Applied Ecosystem Services, LLC

The Environmental Issues Doctor

Photo of Addressing Regulatory Science Uncertainties


Estimated reading time: 2 minutes

Environmental regulations are supposed to be based on sound science, yet too often either that science is not presented or is deemed insuffiient by permit applicants and others. The result can be administrative appeals and legal challenges that increase time and costs for the applicant and indecision by regulatory agency staff.

At their core, all environmental regulations ask three questions to assess compliance with the relevant law or statute:

  1. Will the permitted activity adversely effect the natural environment (forecasting)?

  2. Does the operating activity degrade the natural environment (cause and effect)?

  3. Are there synergistic or cumulative impacts from multiple activities (spatio-temporal multivariable interactions)?

Answering these questions requires appropriate baseline data. Regardless of permit type or project/activity stage it is necessary to collect physical, chemical, and biological data consistently at defined locations. These data are identified when the sampling program is designed based on the response variable (or variables) of interest and the potential explanatory variables that influence the values observed and measured. These variables are often called dependent (response) and independent (explanatory).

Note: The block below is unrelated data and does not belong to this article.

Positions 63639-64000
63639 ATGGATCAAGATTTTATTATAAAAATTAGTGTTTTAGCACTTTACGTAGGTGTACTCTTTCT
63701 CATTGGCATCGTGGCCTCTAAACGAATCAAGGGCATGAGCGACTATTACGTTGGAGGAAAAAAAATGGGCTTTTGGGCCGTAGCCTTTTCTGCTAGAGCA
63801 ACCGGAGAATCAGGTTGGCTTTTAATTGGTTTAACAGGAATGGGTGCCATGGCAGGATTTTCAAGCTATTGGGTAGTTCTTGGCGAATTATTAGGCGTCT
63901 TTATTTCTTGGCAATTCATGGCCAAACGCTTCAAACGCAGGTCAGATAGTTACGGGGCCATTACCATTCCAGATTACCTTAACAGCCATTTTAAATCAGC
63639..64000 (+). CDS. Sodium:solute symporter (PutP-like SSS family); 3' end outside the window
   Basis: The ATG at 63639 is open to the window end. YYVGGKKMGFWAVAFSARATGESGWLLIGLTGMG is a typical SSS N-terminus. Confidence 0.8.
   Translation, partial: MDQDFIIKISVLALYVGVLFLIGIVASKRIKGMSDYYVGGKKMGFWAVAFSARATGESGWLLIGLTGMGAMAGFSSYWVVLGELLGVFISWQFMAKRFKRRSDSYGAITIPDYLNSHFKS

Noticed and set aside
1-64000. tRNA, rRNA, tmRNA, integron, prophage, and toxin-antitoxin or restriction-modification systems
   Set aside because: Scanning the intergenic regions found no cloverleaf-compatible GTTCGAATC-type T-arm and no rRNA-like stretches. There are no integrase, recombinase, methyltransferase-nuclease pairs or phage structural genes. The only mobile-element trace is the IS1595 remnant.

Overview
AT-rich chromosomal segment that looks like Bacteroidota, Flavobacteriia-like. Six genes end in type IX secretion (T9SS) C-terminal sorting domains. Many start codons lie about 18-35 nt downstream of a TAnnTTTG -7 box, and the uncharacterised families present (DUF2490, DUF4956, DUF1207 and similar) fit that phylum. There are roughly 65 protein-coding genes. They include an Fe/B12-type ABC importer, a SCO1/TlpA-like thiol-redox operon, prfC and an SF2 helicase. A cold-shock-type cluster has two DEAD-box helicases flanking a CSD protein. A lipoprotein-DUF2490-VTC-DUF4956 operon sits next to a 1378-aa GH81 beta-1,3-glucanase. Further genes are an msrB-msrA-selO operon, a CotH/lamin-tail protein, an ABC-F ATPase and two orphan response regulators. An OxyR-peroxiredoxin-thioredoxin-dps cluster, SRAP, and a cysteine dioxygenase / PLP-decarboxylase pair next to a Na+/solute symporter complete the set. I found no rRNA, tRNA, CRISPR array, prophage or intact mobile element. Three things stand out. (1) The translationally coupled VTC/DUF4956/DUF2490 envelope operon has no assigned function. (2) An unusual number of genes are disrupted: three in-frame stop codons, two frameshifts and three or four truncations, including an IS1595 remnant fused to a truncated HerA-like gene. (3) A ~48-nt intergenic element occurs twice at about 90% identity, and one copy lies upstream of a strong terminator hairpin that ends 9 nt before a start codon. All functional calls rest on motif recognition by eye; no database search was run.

Determining the relevant response and explanatory variables is necessary to demonstrate compliance with CERCLA, CWA, ESA, NEPA, RCRA and all other environmental laws.

The regulatory science that informs technically sound and legally defensible environmental policy and regulatory decisions has two components: analysis of data using appropriate (and correctly applied) statistical models and interpreting the results using established ecological knowledge of ecosystem dynamics.

This work was originally published on the Applied Ecosystem Services, LLC web site at

It is offered under the terms of the Creative Commons Attribution-NonCommercial-NoDerivatives 4.0 International license. In short, you may copy and redistribute the material in any medium or format as long as you credit Dr. Richard Shepard as the author. You may not use the material for commercial purposes, and you may not distribute modified versions.

Keep reading

  1. Photo of Sediment Sampling Analysis

    Sediment Sampling Analysis


    Estimated reading time: 1 minutes

    Collecting sediment samples for analysis of contaminants–particularly in river systems–is not just a matter of going out with a bucket and shovel. In fact, it is much more complex than a water quality survey, aquatic biota survey, or any terrestrial sampling program. Monitoring of sediment contaminants frequently is done to determine whether the sediments are a sink or a source of the chemicals of interest, and to evaluate the effects of the contaminants on the aquatic ecosystem as a whole.
  2. Photo of Riparian Zones and Buffers

    Riparian Zones and Buffers


    Estimated reading time: 2 minutes

    Ecologists have determined that landscape edges – boundaries separating one type from another – have higher biological diversity and productivity than do the areas on either side of them. These transition zones are important to animals: mammals, birds, reptiles, insects, and fish. In terrestrial ecosystems edges are found between woodlands and grasslands and between forests and meadows. In aquatic ecosystems the edges are stream and river banks and pond and lake shores; the edges separating aquatic and terrestrial ecosystems are called riparian zones.

Contact me to assist you to achieve positive outcomes.